There's going to be a lot of light and heat Monday around the NHL trade deadline.
Well, certainly my colleagues who have to do the talking-head thing Monday for better than seven hours hope there's going to be blinding light and searing heat.
With all the deals that have already gone down, you are forgiven for wondering how us media folk will manage if all the big deals have already been sucked out of the marketplace. That seems to be the talk every year, but there still wind up being about 30 trades.
Don't worry: there will still be plenty of deals Monday.
Big, stop-what-you're-doing deals?
Maybe, if the Dallas Stars can find a way to trade Brad Richards.
The fact of the matter is the odds are less than 50-50 a deal will go down that will have a significant impact on determining this spring's Stanley Cup champion, as much as we romanticize the idea of the deadline deal putting a team over the top.
You could call it the "Nick Boynton Factor."
At last year's trade deadline, the Chicago Blackhawks ... well, let's have general manager Stan Bowman explain it:
"Last year we ended up doing nothing at the trade deadline," said Bowman. "Well, we picked up Nick Boynton."
The 'Hawks picked up Boynton from the Anaheim Ducks for future considerations the day before the deadline last year and went on to win the Stanley Cup.
In the five trade deadlines since the lockout season and the resulting salary cap considerations changed the dynamic when it came to adding players relatively late in the season, I can think of only two deals that you could consider were key to really helping determine the Stanley Cup champion.
"¢In 2006, the Carolina Hurricanes acquired veteran Mark Recchi from the Pittsburgh Penguins for Krys Kolanos, Niklas Nordgren and Carolina's second-round draft pick in 2007 (that pick wound up being traded four times; the Philadelphia Flyers ultimately used it to take D Kevin Marshall.) Recchi went on to have six points in the final against the Edmonton Oilers, including the game-winning goal in Game 4.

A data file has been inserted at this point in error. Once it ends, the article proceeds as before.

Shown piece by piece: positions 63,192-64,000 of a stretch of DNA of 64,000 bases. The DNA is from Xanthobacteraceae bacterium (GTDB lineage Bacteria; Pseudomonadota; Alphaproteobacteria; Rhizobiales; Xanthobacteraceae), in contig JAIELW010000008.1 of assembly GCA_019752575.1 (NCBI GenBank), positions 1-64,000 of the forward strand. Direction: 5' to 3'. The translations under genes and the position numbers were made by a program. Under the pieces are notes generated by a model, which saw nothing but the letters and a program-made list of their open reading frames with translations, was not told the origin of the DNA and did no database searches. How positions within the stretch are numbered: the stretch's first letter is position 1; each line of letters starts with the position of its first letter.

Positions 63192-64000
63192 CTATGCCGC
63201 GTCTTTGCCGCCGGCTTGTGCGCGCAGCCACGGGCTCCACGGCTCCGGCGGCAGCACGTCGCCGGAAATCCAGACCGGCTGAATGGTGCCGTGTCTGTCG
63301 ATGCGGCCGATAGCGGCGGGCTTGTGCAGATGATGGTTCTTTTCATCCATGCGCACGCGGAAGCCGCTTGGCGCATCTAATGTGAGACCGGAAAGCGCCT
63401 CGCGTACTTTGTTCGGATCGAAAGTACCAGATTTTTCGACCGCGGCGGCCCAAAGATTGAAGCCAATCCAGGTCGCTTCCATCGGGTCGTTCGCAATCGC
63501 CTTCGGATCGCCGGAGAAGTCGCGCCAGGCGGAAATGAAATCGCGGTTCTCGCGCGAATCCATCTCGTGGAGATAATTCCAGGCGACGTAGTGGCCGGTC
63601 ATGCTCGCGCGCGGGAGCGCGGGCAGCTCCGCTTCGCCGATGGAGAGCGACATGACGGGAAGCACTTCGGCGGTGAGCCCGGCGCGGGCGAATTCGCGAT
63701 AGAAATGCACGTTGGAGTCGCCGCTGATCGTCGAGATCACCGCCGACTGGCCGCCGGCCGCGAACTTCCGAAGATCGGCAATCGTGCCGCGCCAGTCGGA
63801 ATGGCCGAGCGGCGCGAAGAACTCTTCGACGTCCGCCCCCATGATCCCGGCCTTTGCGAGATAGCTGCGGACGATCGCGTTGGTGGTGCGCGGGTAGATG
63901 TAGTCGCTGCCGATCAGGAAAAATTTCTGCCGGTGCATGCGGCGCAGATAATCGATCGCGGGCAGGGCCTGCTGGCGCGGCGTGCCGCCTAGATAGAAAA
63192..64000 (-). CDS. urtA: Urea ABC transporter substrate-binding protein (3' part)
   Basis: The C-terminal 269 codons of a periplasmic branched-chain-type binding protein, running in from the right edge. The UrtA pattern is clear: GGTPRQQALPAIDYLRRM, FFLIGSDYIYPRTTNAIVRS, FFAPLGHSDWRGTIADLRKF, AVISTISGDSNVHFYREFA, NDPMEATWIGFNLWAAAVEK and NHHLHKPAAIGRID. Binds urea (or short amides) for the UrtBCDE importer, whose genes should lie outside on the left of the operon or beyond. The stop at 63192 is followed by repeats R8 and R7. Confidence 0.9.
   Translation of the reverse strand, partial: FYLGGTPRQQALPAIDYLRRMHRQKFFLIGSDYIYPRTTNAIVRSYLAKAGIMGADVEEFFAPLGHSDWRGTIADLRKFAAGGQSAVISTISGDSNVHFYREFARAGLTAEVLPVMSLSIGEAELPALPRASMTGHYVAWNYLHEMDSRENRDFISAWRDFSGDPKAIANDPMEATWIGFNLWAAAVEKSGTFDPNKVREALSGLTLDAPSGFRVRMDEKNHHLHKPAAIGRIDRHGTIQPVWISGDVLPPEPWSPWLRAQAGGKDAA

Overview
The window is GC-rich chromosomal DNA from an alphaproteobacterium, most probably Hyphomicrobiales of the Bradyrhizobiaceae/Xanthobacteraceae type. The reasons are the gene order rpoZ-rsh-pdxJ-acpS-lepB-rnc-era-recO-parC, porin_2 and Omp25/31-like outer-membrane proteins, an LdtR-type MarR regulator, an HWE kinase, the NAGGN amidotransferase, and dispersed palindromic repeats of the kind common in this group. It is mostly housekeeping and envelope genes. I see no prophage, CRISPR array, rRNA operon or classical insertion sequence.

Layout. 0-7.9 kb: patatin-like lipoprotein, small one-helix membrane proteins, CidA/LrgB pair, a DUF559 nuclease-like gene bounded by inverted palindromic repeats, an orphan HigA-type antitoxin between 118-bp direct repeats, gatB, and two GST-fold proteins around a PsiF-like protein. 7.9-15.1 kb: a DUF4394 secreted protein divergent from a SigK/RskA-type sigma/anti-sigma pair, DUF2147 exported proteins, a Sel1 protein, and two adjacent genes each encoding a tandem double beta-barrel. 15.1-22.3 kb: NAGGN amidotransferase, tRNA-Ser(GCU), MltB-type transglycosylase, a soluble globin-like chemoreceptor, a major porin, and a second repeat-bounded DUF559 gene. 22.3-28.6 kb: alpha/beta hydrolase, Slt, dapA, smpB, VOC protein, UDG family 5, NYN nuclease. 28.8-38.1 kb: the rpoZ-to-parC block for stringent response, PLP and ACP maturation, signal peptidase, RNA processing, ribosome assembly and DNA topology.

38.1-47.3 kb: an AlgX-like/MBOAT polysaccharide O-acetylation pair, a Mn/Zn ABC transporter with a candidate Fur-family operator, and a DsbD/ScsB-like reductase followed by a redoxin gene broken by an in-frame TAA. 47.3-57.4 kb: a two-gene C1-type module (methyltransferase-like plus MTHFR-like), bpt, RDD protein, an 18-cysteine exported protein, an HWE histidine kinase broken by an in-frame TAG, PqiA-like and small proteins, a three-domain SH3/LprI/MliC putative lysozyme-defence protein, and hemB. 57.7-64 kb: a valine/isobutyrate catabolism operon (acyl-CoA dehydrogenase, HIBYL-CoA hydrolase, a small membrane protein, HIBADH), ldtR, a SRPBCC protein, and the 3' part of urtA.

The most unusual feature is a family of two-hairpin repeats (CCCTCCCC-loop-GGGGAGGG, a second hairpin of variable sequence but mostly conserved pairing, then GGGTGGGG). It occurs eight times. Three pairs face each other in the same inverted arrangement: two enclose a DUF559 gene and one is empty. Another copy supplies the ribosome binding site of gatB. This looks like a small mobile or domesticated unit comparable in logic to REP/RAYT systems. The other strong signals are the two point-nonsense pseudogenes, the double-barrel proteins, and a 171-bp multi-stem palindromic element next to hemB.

"¢In 2009, perhaps seeing what the acquistion of a good veteran could do after parting with Recchi and seeing him win the Cup with the 'Canes, the Penguins added Bill Guerin from the New York Islanders for a conditional pick in the 2009 draft. Guerin had his best playoffs ever with seven goals (two game-winners) and a total of 15 points.
So, if you want to look for a theme here, the team that adds a wiley veteran who has won the Cup before probably has the best chance of making a great deal.
Richards would seem to fit that bill, no?
In the meantime, there will be hundreds of NHLers sweating it out up to the 3 p.m. deadline.
"In this league, it depends on where you are with your team and you usually have a pulse for what might take place. We're obviously not a seller," said Montreal Canadiens winger Mike Cammalleri. "A lot of the guys feel they probably will be here after Monday. At the same time, there's almost always a couple of moving pieces this time of year. Our general manager has been active all year trying to adjust our team. You do your best not to think about it and just to play and you know in the back of your mind anything could happen. Any one of us could be traded at any time."
By the way, getting back to the "Nick Boynton Factor," or the NBF as we like to call it, Philadelphia Flyers general manager Paul Holmgren is hoping he can say the same thing as Bowman come this time next March.
Holmgren picked up Boynton on waivers.
Maybe THAT will be the big deal.